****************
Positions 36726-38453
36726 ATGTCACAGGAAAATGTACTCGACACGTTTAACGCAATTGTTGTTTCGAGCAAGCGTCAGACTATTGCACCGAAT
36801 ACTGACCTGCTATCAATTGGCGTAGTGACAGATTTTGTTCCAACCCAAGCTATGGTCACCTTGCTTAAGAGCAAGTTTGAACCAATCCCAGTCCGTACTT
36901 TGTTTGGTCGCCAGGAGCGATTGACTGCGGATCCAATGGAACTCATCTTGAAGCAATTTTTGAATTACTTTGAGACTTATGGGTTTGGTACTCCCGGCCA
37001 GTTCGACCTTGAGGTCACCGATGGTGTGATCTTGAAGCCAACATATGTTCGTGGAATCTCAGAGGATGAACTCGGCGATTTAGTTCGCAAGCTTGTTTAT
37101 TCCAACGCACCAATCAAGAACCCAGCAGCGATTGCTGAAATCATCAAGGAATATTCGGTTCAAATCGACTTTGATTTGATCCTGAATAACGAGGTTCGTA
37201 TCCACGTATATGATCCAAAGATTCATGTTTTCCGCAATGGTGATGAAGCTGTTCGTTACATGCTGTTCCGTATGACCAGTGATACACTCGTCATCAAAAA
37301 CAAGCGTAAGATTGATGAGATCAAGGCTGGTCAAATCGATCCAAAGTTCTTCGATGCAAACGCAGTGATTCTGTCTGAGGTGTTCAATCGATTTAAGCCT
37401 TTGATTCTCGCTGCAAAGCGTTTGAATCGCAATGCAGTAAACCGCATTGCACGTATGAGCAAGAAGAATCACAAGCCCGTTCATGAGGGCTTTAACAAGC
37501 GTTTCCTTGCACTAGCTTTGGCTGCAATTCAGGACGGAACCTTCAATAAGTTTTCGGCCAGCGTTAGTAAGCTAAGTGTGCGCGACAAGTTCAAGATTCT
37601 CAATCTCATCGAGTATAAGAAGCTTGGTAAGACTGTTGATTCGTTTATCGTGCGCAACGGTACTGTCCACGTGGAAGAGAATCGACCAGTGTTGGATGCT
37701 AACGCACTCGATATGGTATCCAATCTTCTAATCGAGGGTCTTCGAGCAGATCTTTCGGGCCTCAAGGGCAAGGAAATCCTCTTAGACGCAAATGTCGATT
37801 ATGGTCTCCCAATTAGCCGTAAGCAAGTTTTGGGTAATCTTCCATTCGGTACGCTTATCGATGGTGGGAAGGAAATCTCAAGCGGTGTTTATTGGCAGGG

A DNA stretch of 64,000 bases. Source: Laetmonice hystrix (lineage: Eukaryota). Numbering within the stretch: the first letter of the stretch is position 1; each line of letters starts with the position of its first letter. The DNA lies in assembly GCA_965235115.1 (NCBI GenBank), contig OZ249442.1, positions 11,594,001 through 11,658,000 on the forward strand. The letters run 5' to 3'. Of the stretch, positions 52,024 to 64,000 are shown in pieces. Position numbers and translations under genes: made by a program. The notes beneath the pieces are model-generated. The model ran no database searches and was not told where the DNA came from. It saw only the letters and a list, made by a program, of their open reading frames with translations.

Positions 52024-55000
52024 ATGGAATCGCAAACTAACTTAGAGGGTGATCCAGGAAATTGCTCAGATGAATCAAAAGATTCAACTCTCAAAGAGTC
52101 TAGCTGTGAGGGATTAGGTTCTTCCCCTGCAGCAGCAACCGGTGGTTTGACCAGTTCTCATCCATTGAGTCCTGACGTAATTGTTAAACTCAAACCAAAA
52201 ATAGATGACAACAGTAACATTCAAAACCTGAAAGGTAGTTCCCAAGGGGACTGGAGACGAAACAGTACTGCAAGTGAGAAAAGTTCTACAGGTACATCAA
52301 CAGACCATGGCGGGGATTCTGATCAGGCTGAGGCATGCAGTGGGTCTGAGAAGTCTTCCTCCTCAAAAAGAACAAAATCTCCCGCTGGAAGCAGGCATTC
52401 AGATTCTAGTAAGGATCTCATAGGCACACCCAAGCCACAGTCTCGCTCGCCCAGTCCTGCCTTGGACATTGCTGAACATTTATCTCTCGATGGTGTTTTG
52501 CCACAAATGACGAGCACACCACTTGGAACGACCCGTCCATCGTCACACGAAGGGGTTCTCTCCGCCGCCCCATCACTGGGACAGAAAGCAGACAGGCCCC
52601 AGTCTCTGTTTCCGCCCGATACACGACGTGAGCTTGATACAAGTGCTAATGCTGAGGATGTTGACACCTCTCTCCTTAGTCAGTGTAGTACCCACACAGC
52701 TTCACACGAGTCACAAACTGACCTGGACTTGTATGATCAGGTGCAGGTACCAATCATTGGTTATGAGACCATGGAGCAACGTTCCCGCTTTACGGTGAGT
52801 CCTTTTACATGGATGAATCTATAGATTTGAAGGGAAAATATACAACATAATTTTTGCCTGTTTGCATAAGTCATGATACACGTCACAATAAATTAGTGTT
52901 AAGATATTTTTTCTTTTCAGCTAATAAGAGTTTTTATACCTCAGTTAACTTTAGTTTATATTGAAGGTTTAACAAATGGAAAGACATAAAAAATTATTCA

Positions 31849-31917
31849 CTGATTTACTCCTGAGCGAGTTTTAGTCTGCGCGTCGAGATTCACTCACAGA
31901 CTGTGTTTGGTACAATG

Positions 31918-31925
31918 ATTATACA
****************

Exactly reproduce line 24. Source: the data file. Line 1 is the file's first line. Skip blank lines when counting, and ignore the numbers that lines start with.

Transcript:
52801 CCTTTTACATGGATGAATCTATAGATTTGAAGGGAAAATATACAACATAATTTTTGCCTGTTTGCATAAGTCATGATACACGTCACAATAAATTAGTGTT